The Netherlands has recently decided that from 2015 it will be committed to only using sustainable palm oil, a step that has significantly boosted the standing of the Roundtable on Sustainable Palm Oil ( RSPO ).
At this stage The Netherlands is the only European country to have made such a commitment, but later it could snowball as other US and European companies have thrown their weight behind it and are likely to also adopt such steps.
Given the fact the Netherlands is one of the largest importers and exporters of palm oil in Europe,
which absorbs around 30 percent of Indonesian palm oil exports, its sustainable commitment is very likely to negatively impact palm oil exports from Indonesia, unless Indonesia reviews its policy on palm oil sustainability.
The Indonesian government, with support from Indonesian palm oil firms, has been at odds with several international non-governmental organizations ( NGOs ) and European multinational companies ( MNCs ) due to application of its own sustainability policy, the Indonesia Sustainable Palm Oil ( ISPO ) certification standard.
It said the ISPO was aimed at certifying palm oil business according to national regulations
and standards. Many, however, see it as a means to sidestep the RSPO standard.
But while we need to highly appreciate the level of government support, we also need to rethink the position of the national standard and align it with the recent positioning of the internationally recognized standard from the RSPO.
Barry Nalebuff and Adam Brandenburger, in their masterpiece Co-Opetition, contend that business in the past was like a state of war; “outsmarting the competition, capturing market share, making a killing, fighting brands, beating up suppliers and locking up customers”.
However, business is no longer solely attributed to war. Businessman have to listen to customers, work with suppliers, creat teams, and establish strategic partnerships, even with competitors. That
doesn’t sound like war. It sounds like partnerships.
“RSPO operates beyond regulations, trying to satisfy market demands.”
Palm oil business also involves cooperation when creating a pie and competition when it comes to dividing it up. Nalebuff and Brandenburger called this simultaneous war and peace — competition and cooperation at the same time.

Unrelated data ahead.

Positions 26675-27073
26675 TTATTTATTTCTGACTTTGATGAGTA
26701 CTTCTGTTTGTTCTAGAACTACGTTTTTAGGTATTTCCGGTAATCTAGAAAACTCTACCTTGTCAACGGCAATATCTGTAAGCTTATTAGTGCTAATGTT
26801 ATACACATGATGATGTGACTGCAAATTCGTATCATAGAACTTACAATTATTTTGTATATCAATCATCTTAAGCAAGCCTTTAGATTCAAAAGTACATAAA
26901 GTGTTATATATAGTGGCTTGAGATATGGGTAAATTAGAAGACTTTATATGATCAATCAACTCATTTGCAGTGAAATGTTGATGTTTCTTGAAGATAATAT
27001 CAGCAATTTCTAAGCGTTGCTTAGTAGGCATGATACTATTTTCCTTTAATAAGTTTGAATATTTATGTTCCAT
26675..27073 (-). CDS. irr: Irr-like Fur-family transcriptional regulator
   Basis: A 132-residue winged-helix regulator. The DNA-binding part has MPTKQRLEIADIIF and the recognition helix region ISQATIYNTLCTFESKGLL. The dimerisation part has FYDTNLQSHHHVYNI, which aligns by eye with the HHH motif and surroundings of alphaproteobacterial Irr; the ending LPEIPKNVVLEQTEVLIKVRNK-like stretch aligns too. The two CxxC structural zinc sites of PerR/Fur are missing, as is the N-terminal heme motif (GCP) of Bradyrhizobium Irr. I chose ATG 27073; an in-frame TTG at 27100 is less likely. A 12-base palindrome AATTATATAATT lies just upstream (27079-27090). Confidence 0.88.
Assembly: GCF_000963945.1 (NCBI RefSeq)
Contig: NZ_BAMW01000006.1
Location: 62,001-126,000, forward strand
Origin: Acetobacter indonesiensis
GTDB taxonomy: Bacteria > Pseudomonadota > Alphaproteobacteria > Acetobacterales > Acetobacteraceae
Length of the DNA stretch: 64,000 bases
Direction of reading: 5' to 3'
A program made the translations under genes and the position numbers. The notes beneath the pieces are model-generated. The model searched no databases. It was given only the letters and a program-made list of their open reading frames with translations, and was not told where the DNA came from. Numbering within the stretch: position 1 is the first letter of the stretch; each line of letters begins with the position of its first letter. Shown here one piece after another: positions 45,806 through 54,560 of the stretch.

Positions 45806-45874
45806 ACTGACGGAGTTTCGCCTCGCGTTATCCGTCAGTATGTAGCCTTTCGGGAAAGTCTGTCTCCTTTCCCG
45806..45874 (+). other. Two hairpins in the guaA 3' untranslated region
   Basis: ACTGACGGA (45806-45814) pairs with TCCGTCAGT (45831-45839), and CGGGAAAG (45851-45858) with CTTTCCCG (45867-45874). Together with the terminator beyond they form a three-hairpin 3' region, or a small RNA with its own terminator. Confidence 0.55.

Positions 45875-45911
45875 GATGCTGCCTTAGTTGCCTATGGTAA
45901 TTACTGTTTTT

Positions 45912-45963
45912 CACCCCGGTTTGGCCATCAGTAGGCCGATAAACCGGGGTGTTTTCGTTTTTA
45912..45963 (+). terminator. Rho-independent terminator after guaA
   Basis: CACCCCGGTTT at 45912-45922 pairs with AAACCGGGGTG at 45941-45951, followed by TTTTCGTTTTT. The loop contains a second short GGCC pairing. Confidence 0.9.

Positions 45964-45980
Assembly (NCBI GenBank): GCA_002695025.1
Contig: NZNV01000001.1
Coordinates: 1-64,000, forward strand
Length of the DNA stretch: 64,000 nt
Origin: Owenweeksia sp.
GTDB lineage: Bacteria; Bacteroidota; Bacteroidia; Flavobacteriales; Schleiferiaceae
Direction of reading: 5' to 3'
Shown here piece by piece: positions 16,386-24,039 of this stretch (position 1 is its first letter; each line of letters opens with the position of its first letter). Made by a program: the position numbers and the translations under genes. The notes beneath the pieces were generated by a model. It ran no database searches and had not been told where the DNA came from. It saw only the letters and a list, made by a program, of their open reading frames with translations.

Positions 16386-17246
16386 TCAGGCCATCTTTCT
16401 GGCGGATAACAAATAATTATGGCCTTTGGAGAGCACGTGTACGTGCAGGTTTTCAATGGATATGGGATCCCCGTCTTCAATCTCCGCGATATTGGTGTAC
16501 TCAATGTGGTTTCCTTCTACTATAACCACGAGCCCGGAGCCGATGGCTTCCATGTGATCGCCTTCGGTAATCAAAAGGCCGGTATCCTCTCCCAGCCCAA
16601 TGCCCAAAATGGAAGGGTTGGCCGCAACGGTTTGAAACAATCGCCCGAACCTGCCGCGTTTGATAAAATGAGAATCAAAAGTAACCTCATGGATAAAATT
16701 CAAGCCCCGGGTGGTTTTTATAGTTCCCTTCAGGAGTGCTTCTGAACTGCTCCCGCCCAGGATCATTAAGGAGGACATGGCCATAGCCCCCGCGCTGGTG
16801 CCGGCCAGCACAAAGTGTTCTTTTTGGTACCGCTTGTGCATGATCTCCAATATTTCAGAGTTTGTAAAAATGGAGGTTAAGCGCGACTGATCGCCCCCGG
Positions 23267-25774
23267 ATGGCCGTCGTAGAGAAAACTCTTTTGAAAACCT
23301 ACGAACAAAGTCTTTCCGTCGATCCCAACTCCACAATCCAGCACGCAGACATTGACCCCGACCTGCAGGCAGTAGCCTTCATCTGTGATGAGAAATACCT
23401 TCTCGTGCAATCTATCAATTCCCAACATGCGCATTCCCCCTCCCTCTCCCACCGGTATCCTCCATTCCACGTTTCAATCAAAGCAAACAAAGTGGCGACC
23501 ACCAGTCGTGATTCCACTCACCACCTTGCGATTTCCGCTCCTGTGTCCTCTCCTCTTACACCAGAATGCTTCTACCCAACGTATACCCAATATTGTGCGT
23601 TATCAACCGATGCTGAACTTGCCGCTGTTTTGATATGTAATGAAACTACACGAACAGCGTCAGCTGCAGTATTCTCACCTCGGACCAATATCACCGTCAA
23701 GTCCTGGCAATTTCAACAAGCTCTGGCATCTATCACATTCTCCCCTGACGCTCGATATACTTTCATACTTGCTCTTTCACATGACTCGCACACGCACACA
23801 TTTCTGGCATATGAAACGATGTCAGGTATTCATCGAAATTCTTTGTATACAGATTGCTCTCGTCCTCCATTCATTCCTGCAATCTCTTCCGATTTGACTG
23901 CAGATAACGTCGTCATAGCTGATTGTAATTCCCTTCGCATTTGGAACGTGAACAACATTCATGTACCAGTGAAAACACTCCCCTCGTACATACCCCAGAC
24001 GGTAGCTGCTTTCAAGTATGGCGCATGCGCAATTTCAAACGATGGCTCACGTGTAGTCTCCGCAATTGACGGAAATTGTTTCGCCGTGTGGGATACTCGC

Therefore, we need a new type of partnership in working for sustainability: economic, social, and environmental partnership.
This is where the RSPO and ISPO have their meeting point — partnerships to help each player perform more efficiently in the palm oil business, while providing a common platform for all.
By working together, all players can develop a bigger pie and target bigger markets, not just the traditional Indonesian markets for palm oil.
The total production of Indonesia and Malaysia accounts for more than 80 percent of the world’s total palm oil production.
However, Malaysian companies have been more aggressive in their technological advancement and market development, especially in regards to issues of sustainability.
They actively participate and shape standards in the RSPO and actively apply for branding and licensing of the green palm label. That is why some analysts have say Malaysia will be better prepared to enter the new era of green palm in 2015 than Indonesia.
Traditionally, our main palm oil markets have been in emerging economies such as China, India and smaller ones such as Pakistan, as well as some European and African countries.
Yes, the non-European markets — and to some extent the US — are currently not interested in any green palm certification. But will they remain like this in the future? If not then are we ready to deal with such a change?
Recently, the RSPO Board Meeting in Kuala Lumpur transformed to accommodate voices of Indonesian oil palm growers. The latest RSPO meeting resulted in a number of new positive developments for Indonesia.
First, it has re-acknowledged the consensus as the basis for decision-making. My last article in The Jakarta Post in December 2010 underlined the urgency to strike a balance between parties in RSPO decision making, and now it is becoming clearer that the balance has been maintained.
Second, Indonesia will get another voting seat and right. This clearly shows the recognition of the importance of Indonesian growers.
Third, and perhaps the most importantly, market recognition of green palm oil will pay off.
Growers can secure premium prices and incentives from the palm oil market.
European companies have voiced their plans to adopt the incentives scheme. The RSPO acknowledges that its vision is to transform the market in line with the changing of the world’s focus toward
sustainability. RSPO operates beyond regulations, trying to satisfy market demands.
Now, with the new developments in RSPO, what should we do?
The year 2015 is just around the corner. Can Indonesia reap the advantages of being a first mover ( in adopting the RSPO ) in front of Malaysia? Management strategists believe that the first mover can gain huge profits, before competitors follow suit.
The market is the key factor in developing palm oil business. In terms of sustainability, the international market is familiar with the RSPO certification standards, while ISPO will need some time and perhaps a longer than expected to get even a small foothold to promote itself as a sustainable standard in the international marketplace.
At the same time, we need to secure a bigger piece of the pie for Indonesian oil palm growers. I think, considering the new developments, the viable option for Indonesia is to integrate ISPO well into the RSPO framework.
Let’s abandon our long-standing misunderstandings, misperceptions, and shift from mutual subversion
to a new form of symbiosis: Co-Opetition.
The writer is the head of sustainability at Agro Harapan Holdings. The views expressed are his own.